The documentary would be perfect if but for a slightly sharp ending, where it loses its way a little before simply coming to a close, and a not-so-minor technical fault: presented in 16:9 anamorphic, someone in quality control wasn’t paying attention, and all the Disney film clips, which should have been windowboxed within the widescreen frame, remain uncorrected, meaning that these images look fat and stretched out horizontally on a 16:9 display (apart from the naturally widescreen Sleeping Beauty). In the end, I made the uneasy choice of going with the 16:9 majority of the presented footage (the interviews, art selections and new graphics) and settled at watching the Disney clips in the wrong ratio, which provided probably the best balance overall.


Added to this is the more negligible fact that, since the documentary was produced in PAL-native France, all of the clips have been transferred from NTSC-to-PAL for editing and then converted back for mastering to this NTSC disc, which does introduce a softness into the image not helped by multiple merged interlaced video fields every few frames or so. It’s no real drama, but for something aimed directly at collectors and created with an eye to showcasing the imagery, it’s certainly a case of dropping the ball, and the aspect ratio issue is a major complaint. As an editor myself, and since this obviously wasn’t put together by dum-dums, I found it particularly frustrating: the first rule of editing is to knock your ratios into shape!


However, as a moving pictorial memorial of the exhibition and its aims, Once Upon A Time…Walt Disney is a very nice little slice of documentary filmmaking. It has a feel of its own and communicates its information clearly, while lending suitable screen time to the likes of Girvaeu, film expert Serge Bromberg and Lambert to make their points and express their knowledge and enthusiasm for the subject. At a time when general Disney DVD documentaries seem all too pleased to settle for talking heads glossing over what made the greats so great, it’s very rewarding (whether one agrees with the arguments or not) to find Disney animation being taken genuinely seriously and as a basis for sincere artistic discussion.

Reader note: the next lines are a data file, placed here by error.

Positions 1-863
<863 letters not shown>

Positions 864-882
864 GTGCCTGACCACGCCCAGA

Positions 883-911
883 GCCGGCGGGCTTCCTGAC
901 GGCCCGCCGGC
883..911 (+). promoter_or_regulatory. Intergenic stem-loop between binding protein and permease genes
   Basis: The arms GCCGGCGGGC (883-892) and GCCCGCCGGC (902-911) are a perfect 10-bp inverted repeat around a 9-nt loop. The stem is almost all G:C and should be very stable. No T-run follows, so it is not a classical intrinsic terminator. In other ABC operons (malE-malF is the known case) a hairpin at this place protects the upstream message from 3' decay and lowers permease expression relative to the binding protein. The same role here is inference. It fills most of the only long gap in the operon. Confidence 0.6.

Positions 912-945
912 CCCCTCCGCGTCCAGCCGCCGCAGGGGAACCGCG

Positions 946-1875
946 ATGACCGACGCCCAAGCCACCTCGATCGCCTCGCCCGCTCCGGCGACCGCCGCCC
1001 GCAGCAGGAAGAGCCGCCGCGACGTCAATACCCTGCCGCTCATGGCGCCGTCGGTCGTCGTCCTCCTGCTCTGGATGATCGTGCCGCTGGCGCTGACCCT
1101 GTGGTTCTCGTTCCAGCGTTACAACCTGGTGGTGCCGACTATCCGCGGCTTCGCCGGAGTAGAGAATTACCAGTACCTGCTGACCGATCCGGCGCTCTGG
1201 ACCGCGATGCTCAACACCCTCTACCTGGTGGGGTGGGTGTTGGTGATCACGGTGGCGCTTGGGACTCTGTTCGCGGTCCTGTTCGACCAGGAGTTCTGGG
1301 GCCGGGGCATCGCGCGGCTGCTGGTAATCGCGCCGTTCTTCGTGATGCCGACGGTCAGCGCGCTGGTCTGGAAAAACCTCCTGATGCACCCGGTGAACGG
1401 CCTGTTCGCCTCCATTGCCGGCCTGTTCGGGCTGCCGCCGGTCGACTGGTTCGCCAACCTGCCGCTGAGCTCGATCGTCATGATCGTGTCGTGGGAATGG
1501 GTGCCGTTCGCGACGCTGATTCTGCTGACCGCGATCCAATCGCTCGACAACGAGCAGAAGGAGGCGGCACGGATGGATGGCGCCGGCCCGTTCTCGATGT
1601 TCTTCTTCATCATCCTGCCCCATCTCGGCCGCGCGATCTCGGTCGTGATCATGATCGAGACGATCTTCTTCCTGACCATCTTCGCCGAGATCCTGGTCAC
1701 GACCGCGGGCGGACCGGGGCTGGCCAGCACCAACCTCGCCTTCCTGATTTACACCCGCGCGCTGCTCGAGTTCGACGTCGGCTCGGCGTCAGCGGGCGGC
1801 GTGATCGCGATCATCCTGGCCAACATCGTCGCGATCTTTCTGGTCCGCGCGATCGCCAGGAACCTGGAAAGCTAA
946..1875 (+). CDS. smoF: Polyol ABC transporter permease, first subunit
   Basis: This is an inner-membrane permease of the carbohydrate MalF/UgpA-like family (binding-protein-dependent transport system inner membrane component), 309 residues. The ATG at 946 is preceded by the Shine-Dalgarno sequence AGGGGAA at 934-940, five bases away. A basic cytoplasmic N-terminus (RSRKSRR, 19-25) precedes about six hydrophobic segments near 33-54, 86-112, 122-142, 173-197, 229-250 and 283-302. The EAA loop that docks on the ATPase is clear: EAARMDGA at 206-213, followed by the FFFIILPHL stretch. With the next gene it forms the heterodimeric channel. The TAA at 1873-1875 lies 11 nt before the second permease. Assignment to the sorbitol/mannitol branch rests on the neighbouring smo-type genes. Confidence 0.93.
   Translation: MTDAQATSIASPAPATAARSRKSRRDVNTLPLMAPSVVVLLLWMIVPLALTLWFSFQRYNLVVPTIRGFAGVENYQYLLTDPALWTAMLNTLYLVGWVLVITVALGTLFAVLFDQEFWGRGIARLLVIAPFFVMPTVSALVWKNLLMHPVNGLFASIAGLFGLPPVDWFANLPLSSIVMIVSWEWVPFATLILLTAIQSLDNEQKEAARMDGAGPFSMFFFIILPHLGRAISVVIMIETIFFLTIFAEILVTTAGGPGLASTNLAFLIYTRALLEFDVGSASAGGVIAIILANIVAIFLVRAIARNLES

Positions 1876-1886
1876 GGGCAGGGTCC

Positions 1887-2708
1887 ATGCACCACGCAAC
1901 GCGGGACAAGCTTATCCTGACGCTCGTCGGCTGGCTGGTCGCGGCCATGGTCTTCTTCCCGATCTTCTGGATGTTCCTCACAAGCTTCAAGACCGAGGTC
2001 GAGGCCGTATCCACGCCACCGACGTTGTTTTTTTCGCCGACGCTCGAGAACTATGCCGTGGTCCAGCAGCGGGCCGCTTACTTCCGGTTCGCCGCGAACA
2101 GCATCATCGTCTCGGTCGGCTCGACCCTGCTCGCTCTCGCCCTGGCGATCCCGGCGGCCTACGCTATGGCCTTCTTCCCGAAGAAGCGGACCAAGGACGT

Is This Thing Loaded?

Although Once Upon A Time…Walt Disney isn’t a generally commercial Disney disc release, it still surprises by packing in something special! Nope, we unfortunately don’t get the much-referenced Destino (that will still have to wait for its own release, though this documentary makes a fitting companion), but making up for the ratio oversights in the main program immensely is this disc’s one and only bonus feature, but what an extra it is – the complete, full-length, 64-minute silent Paramount feature film version of J. Searle Dawley’s Snow White And The Seven Dwarfs that Walt Disney saw as a teenager in 1916 and remembered all those years later when he came to make his own historic version. Often cited as an influence on the 1937 classic, I was blown away by the decision and fortune in being able to include this entire, rarely seen film in this release.


The clean, remastered print (furnished by the renowned George Eastman House) shows its age, but this time is a native-frame transfer, aiming for crystal clarity and delivering on the whole. The image, correctly framed at 1.37:1, is sharp and surprisingly stable, with its original English intertitles present and correct (French subtitles are ready and waiting to be switched on if need be) and color tints restored. The lack of any musical sound might not help but drag out the experience for some of today’s audiences, but I was personally mesmerised and completely drawn in to this version of the story, which as well as highlighting several fascinating similarities, takes several completely different directions to Walt’s eventual adaptation, not least the sizeable cast!